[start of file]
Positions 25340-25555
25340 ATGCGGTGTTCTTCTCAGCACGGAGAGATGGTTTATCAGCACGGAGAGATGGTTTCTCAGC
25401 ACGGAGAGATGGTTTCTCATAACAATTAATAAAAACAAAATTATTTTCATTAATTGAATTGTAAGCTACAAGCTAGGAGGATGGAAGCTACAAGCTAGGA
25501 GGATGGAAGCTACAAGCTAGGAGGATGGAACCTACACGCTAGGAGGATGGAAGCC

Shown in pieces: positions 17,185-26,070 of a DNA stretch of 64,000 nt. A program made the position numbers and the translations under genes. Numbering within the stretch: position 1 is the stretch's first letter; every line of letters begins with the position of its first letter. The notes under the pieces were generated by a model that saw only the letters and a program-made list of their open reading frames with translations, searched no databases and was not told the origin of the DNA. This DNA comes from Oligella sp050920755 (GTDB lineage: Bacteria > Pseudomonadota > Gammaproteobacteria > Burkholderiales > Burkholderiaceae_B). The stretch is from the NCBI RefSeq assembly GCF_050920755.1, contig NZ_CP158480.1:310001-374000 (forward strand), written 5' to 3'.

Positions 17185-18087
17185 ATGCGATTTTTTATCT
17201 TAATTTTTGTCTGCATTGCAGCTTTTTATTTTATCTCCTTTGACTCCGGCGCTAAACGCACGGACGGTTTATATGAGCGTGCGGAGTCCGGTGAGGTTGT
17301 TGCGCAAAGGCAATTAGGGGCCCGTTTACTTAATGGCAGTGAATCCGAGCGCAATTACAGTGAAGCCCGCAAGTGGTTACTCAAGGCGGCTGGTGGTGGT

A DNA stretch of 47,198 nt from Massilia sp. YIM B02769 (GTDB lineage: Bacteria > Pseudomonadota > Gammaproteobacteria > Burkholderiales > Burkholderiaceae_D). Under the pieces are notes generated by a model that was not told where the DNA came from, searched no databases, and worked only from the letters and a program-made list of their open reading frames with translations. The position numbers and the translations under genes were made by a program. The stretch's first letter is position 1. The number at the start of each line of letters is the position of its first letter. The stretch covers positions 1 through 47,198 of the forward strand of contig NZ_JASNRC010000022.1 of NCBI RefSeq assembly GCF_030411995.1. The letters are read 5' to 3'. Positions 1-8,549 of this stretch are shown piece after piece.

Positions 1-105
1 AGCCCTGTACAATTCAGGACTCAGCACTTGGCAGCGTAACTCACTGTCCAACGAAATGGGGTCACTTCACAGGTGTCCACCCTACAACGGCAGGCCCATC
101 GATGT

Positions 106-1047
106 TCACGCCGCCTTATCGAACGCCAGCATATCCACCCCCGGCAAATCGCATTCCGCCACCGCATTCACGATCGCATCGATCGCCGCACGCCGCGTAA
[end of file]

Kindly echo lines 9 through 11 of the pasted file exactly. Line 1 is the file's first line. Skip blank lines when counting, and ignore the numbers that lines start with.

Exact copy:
17301 TGCGCAAAGGCAATTAGGGGCCCGTTTACTTAATGGCAGTGAATCCGAGCGCAATTACAGTGAAGCCCGCAAGTGGTTACTCAAGGCGGCTGGTGGTGGT

A DNA stretch of 47,198 nt from Massilia sp. YIM B02769 (GTDB lineage: Bacteria > Pseudomonadota > Gammaproteobacteria > Burkholderiales > Burkholderiaceae_D). Under the pieces are notes generated by a model that was not told where the DNA came from, searched no databases, and worked only from the letters and a program-made list of their open reading frames with translations. The position numbers and the translations under genes were made by a program. The stretch's first letter is position 1. The number at the start of each line of letters is the position of its first letter. The stretch covers positions 1 through 47,198 of the forward strand of contig NZ_JASNRC010000022.1 of NCBI RefSeq assembly GCF_030411995.1. The letters are read 5' to 3'. Positions 1-8,549 of this stretch are shown piece after piece.

Positions 1-105